Imagine, with Javed as coach Pakistan has found their winning streak, to emerge the top cricketing nation in the sub-continent. After the Karachi Test, they have drubbed Sri Lanka on their home soil winning two Tests at the SSC and Galle also under four days. A feather in his cap for Javed.

After the Karachi debacle, Miandad said, "we were going to win no doubt, but the way the Lankans folded up was most surprising. Is it due to mental stress or reasons best known to them."

If the father and mother is constantly quarrelling then the poor children are caught in the crossfire. In the process they are mentally sick and their future well-being uncertain. It's happening with Sri Lanka cricket, in the ongoing power struggle. Even the Minister of Sports is answerable to put an end to this meaningless exercise. Otherwise this gentleman's game is going to suffer. Pakistan, too had similar problems, but thanks to the Adhoc committee chaired by Lt. Gen. Zia who is doing a good job by appointing men that matter. Javed Miandad is one of them.

Is our Olympic team to the Sydney Olympics representative!

(Contiuned from last week)

Former Secretary of the NOC and the current Secretary of the AAA whose spouse is serving in the powerful postion of Additional Secretary to the Ministry of Sports.

The present president of the NOC was the former secretary to the Honourable Prime Minister of Sri Lanka and former chairman of the Sri Lanka Telecom. He is no more and is out of favour with the PA government but kept on by the MOS so that anything would be possible with him in this ineffective position until the 2000 Sydney Olympics. The NOC president appears to be a reasonable and fair minded person, but has no say in the affairs in the selection of Sri Lanka's Olympic contingent.

The present director of the Sugathadasa Sports Complex [SSC] is also the secretary of the NOC and a close confidant of the honourable minister, who even defied the former navy commander - was released for the present job as director SSC, made at a special request of the MOS. If there ever was a case where the sports law was raped and then strangled to death are these three unbelievable situations. In such an event where does one go for justice? In every sense, an outrageous display of arrogance and abuse of power.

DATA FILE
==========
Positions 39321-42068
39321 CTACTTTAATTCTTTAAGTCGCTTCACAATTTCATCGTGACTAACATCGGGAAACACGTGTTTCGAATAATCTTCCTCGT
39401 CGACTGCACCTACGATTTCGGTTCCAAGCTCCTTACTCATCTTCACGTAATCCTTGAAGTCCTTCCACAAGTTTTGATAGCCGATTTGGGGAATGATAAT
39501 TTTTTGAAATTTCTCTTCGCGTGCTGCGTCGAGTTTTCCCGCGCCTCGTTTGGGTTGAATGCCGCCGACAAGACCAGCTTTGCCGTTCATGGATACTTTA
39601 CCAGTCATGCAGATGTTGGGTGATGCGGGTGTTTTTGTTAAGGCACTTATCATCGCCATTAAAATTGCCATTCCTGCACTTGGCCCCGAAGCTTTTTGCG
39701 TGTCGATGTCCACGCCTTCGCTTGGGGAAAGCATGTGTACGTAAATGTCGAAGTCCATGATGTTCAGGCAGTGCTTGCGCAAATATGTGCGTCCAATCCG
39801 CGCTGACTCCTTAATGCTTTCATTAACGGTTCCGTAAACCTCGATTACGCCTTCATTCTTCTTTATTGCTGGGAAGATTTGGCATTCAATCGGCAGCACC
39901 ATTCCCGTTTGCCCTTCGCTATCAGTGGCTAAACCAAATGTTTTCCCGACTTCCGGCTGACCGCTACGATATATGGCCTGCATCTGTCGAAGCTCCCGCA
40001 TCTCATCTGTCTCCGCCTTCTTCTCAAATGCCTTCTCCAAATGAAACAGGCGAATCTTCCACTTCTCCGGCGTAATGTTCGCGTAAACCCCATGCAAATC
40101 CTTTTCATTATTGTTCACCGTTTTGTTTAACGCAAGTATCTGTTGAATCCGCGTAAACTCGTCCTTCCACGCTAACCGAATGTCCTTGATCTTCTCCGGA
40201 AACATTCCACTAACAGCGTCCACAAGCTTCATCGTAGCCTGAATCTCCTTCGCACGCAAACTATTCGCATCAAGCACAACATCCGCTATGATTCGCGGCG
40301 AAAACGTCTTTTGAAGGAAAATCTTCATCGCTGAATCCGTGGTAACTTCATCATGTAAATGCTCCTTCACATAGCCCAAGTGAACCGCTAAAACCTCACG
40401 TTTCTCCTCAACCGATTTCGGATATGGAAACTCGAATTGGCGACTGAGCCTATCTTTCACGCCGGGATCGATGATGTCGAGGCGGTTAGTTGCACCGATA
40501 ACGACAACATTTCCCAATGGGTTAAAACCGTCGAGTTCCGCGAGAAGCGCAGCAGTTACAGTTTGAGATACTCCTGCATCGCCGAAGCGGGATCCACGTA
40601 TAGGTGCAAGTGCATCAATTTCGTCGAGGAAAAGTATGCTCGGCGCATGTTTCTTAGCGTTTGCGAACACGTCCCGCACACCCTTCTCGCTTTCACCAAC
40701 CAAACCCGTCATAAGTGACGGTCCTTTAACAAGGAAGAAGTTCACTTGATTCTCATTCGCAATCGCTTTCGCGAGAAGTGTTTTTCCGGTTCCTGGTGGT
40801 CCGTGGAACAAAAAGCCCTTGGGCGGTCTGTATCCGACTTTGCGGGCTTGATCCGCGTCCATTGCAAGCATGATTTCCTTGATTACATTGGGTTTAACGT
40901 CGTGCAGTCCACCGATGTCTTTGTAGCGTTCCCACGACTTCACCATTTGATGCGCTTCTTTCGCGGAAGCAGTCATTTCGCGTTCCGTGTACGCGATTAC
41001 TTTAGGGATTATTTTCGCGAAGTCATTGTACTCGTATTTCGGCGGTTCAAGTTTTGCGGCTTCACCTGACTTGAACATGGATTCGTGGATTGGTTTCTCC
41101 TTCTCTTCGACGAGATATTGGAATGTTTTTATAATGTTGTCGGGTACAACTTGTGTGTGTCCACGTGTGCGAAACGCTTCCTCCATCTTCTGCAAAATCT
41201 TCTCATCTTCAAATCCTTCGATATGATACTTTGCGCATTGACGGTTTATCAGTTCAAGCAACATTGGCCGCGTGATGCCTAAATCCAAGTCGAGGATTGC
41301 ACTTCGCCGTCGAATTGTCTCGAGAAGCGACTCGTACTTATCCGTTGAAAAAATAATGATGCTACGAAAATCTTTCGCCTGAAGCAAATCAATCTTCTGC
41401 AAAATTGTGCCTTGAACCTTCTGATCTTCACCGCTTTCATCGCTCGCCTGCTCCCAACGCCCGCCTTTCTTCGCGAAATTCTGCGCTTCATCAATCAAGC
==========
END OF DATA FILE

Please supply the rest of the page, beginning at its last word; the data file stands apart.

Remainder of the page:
It is highly commendable for Dialog GSM to come forward as the first corporate sponsor of our contingent to the 2000 Sydney Olympic Games. In this respect there is an element of sponsor irresponsibility in providing such lucrative sponsorship support

without providing certain guidelines insofar as the selection, limiting the inclusion of officials who get the opportunity to be rewarded for their shenanigans having carried them out on behalf of their master[s] as was the case of the 9th Asia-Pacific swimming & diving championships. Once the sponsor receives the initial shallow publicity, all it will get is the small caption when reporting Olympic events. This should not discourage the sponsor - a situation that has gone on for years, but not of this magnitude.

Index Page
Front Page
Mirrror Magazine

Return to Sports Plus Contents


Front Page| News/Comment| Editorial/Opinion| Plus| Business| Sports| Sports Plus| Mirror Magazine

Please send your comments and suggestions on this web site to

The Sunday Times or to Information Laboratories (Pvt.) Ltd.

Presented on the World Wide Web by Infomation Laboratories (Pvt.) Ltd.

Hosted By LAcNet